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Category: Wacky Ideas

Unsupported Versions of SQL Server on Windows Server 2019

Randolph West finds a need and fills it:

Last year when Windows Server 2019 was released I wanted to see which versions of SQL Server I could run on it, testing more the unwritten backward compatibility promise Microsoft has maintained over the last 45 years, rather than what the documentation says.

Speaking of documentation, Glenn Berry has a nifty compatibility matrix to show what versions of SQL Server are supported on each version of Windows Server. For official purposes, this is the list you should refer to:

But I know you’re not here for supported versions, because this post is about what Randolph managed to get running on Windows Server 2019, which as you know is a 64-bit operating system.

SQL Server 6.5 surprised me. This idea also nets my most coveted category.

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Using Computed Columns to Avoid Scans without Changing Queries

Andy Mallon shares a trick you don’t want to use too often, but can get you out of a pinch:

We’ve all been there. You’ve got a query where the JOIN or WHERE predicate is not SARGable. You’ve read about how this can be a problem, and how bad it is for performance.

Alas, you cannot change the query. Sometimes this reason is political, sometimes it’s because you’ve got a third-party app and simply don’t have access to the code. But you do have access to the database…

This is the type of thing you learn about and use maybe twice in your career, and then you get frustrated with the third-party vendor which won’t fix their code.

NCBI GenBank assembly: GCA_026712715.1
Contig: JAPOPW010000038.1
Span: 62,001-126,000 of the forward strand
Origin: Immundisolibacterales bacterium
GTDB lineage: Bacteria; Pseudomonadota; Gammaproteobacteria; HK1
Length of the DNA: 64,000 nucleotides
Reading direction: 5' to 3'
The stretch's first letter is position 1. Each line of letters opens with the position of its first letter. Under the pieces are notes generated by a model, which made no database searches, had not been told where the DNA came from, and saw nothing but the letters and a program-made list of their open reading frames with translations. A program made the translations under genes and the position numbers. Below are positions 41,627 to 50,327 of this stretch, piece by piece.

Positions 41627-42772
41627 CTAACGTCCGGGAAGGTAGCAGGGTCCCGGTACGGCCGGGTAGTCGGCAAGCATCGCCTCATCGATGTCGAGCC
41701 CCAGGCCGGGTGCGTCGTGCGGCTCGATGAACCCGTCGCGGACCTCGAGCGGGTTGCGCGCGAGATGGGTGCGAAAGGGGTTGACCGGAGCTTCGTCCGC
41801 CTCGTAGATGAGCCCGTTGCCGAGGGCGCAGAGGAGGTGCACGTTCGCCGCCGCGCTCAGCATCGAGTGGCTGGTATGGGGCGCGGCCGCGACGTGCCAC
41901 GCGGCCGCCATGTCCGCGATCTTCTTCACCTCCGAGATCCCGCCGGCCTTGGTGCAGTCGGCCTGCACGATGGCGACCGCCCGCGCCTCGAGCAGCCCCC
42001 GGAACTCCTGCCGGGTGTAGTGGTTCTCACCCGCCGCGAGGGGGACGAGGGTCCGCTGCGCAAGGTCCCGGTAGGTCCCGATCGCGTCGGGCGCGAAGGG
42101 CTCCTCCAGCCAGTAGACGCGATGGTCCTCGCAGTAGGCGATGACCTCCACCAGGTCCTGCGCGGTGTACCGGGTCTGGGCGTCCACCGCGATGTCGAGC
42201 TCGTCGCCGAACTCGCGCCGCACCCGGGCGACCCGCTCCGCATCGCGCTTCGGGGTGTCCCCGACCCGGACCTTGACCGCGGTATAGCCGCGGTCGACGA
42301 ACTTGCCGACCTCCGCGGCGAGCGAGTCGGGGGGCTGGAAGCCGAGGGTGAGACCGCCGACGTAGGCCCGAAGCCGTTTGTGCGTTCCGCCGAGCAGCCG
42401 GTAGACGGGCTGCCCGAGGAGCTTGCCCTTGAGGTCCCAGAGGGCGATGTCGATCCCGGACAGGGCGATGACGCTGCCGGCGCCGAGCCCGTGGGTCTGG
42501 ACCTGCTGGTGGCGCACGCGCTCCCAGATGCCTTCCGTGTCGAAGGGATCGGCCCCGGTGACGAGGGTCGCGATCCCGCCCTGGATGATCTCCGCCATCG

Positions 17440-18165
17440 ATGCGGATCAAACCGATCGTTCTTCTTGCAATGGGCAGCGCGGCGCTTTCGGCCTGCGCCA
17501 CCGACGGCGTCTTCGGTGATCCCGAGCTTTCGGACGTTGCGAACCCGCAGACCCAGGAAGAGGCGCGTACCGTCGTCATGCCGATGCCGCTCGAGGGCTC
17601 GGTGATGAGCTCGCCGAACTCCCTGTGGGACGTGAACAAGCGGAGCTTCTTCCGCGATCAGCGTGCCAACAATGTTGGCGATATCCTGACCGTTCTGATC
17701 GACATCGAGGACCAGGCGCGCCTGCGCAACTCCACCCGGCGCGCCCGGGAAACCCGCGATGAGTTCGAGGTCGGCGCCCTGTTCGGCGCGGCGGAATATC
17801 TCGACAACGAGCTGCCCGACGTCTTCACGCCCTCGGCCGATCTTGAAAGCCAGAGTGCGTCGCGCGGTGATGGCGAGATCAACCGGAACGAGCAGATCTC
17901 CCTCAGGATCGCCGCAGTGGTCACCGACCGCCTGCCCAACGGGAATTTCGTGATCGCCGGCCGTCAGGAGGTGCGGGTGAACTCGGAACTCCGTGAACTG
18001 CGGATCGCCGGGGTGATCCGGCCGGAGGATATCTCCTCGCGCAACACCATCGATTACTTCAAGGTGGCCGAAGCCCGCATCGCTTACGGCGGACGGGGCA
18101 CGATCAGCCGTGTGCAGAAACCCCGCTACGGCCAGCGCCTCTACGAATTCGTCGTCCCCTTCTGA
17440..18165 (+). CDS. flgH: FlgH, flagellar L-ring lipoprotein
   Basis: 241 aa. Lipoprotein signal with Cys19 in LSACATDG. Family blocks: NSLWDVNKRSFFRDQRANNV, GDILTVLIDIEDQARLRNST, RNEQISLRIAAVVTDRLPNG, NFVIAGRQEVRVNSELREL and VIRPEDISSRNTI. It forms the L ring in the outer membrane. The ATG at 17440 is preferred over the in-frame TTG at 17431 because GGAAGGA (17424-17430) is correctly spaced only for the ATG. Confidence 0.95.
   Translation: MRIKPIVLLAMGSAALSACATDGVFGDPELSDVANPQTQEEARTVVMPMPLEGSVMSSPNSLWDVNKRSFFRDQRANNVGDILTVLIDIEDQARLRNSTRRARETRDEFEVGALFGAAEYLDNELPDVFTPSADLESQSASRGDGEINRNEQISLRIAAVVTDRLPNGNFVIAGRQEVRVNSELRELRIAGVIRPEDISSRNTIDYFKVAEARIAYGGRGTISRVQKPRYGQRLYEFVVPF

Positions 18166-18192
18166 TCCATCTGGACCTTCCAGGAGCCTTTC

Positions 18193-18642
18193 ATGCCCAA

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Showing a Calendar in your Powershell Prompt

Jeffrey Hicks has fun with calendars in Powershell:

Some of you may be aware of my PSCalendar module which you can install from the PowerShell Gallery. The module contains commands that you can use to display a console-based calendar.  The calendar commands let you specify days to highlight. These might be days with special events or appointments. I typically use the Show-Calendar command as it writes to the host and colorizes output.

This command also has a parameter that lets you specify a position in your console. In other words, you can tell PowerShell where to display the calendar. I recently fixed a bug with the command that was producing less than optimal results. Now, I can use my PowerShell prompt function to display a calendar. 

The calendar module and functions are quite helpful, and the calendar prompt merits the Wacky Ideas category.

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Refreshing Power BI from Your Outlook Calendar

Chris Webb has a nice use for Power Automate and Outlook:

The ideal way to view when multiple events are scheduled is a calendar and we’ve got great calendar functionality in Outlook. What if you could schedule refresh of your datasets from a calendar in Outlook? It turns out to be easier than you might think! Here’s how.

Read the whole thing, including Chris’s warning not to put it into production. You wouldn’t want the person with all of those calendar entries to leave your company and have things suddenly break, after all.

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Fun With Database Names

Jason Brimhall takes us through database names you shouldn’t use:

Let’s figure we have a requirement to create a database with sensitive data. Due to the sensitivity of the data, it is classified confidential (for your eyes only, don’t talk about it and plug your ears if somebody starts talking about it). This is so sensitive that an apt name for the database could be anything like 🙈 or 🙉 or 🙊. Being smart, you know there are two more databases coming down the line so you only want to pick one of those for the name and not all three (though all three could make sense for a single database name).